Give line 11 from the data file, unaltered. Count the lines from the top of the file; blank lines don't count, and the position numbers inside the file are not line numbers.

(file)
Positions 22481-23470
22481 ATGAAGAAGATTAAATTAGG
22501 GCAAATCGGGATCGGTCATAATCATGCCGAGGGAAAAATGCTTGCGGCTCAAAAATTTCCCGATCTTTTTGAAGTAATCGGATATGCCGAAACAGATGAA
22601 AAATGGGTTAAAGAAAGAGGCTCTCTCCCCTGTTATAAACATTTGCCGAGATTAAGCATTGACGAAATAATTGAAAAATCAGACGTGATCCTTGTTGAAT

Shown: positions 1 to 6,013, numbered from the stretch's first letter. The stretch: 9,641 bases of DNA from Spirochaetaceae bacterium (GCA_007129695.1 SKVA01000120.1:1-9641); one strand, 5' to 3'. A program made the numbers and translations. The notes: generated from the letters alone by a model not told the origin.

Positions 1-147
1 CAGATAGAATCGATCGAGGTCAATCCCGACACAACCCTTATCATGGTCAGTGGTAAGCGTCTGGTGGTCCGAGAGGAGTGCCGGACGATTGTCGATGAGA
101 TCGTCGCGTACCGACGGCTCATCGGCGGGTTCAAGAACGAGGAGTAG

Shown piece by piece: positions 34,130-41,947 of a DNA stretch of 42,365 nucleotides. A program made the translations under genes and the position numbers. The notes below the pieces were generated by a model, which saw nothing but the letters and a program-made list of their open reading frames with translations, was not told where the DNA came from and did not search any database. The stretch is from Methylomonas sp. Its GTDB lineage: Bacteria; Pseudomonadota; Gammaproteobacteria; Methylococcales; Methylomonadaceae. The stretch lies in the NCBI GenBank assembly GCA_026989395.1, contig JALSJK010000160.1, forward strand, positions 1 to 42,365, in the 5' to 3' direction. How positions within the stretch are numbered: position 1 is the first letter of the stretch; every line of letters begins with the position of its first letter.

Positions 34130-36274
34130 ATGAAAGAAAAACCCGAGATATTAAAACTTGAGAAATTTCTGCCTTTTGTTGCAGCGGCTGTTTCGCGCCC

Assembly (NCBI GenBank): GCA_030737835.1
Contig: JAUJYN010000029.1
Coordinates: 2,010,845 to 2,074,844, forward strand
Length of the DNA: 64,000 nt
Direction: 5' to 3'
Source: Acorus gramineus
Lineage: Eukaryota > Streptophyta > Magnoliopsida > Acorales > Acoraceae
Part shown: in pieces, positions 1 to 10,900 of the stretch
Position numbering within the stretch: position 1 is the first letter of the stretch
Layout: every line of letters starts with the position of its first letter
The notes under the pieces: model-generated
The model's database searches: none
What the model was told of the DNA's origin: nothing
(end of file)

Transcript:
34130 ATGAAAGAAAAACCCGAGATATTAAAACTTGAGAAATTTCTGCCTTTTGTTGCAGCGGCTGTTTCGCGCCC